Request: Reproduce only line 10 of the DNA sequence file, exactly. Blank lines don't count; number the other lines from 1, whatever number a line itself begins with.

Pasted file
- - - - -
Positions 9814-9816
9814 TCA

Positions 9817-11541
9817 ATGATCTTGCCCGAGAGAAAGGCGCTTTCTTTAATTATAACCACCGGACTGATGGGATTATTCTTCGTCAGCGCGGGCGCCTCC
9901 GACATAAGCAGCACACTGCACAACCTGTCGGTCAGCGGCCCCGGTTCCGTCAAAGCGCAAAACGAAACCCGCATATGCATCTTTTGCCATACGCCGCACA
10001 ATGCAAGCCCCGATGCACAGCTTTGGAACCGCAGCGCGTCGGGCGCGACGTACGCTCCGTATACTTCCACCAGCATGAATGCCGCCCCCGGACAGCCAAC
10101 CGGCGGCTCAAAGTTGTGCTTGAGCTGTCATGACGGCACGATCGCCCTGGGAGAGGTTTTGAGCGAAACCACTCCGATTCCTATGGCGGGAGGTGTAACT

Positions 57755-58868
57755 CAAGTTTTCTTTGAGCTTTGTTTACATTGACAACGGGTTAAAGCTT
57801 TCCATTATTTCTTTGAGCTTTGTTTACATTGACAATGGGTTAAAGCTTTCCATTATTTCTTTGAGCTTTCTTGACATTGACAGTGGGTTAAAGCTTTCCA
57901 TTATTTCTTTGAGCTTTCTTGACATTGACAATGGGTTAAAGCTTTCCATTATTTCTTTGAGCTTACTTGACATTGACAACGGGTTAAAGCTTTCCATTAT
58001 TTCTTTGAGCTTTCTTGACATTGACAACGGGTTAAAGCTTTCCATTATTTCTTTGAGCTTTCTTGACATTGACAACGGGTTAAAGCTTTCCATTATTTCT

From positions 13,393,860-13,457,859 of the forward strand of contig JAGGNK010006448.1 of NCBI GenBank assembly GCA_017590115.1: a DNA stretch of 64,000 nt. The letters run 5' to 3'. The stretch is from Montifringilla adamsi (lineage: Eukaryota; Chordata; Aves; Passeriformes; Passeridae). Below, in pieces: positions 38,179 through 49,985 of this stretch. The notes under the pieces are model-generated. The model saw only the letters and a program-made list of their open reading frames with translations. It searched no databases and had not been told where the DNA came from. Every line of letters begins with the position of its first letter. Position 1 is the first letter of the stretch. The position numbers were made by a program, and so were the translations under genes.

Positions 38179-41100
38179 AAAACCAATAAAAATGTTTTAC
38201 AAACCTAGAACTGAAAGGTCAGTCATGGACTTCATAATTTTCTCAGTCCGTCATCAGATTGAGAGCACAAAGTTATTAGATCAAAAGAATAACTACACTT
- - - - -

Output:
57801 TCCATTATTTCTTTGAGCTTTGTTTACATTGACAATGGGTTAAAGCTTTCCATTATTTCTTTGAGCTTTCTTGACATTGACAGTGGGTTAAAGCTTTCCA